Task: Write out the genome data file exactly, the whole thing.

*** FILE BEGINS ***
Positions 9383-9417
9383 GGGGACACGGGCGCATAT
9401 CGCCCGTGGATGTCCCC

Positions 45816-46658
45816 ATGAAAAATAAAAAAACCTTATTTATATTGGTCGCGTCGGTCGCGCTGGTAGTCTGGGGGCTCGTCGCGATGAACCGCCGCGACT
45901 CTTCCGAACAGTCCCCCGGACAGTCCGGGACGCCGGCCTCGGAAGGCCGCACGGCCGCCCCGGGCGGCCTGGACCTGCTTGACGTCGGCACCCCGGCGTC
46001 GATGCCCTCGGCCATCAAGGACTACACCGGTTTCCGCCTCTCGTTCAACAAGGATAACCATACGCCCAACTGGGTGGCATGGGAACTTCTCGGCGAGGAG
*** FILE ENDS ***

Positions 9383-9417
9383 GGGGACACGGGCGCATAT
9401 CGCCCGTGGATGTCCCC

Positions 45816-46658
45816 ATGAAAAATAAAAAAACCTTATTTATATTGGTCGCGTCGGTCGCGCTGGTAGTCTGGGGGCTCGTCGCGATGAACCGCCGCGACT
45901 CTTCCGAACAGTCCCCCGGACAGTCCGGGACGCCGGCCTCGGAAGGCCGCACGGCCGCCCCGGGCGGCCTGGACCTGCTTGACGTCGGCACCCCGGCGTC
46001 GATGCCCTCGGCCATCAAGGACTACACCGGTTTCCGCCTCTCGTTCAACAAGGATAACCATACGCCCAACTGGGTGGCATGGGAACTTCTCGGCGAGGAG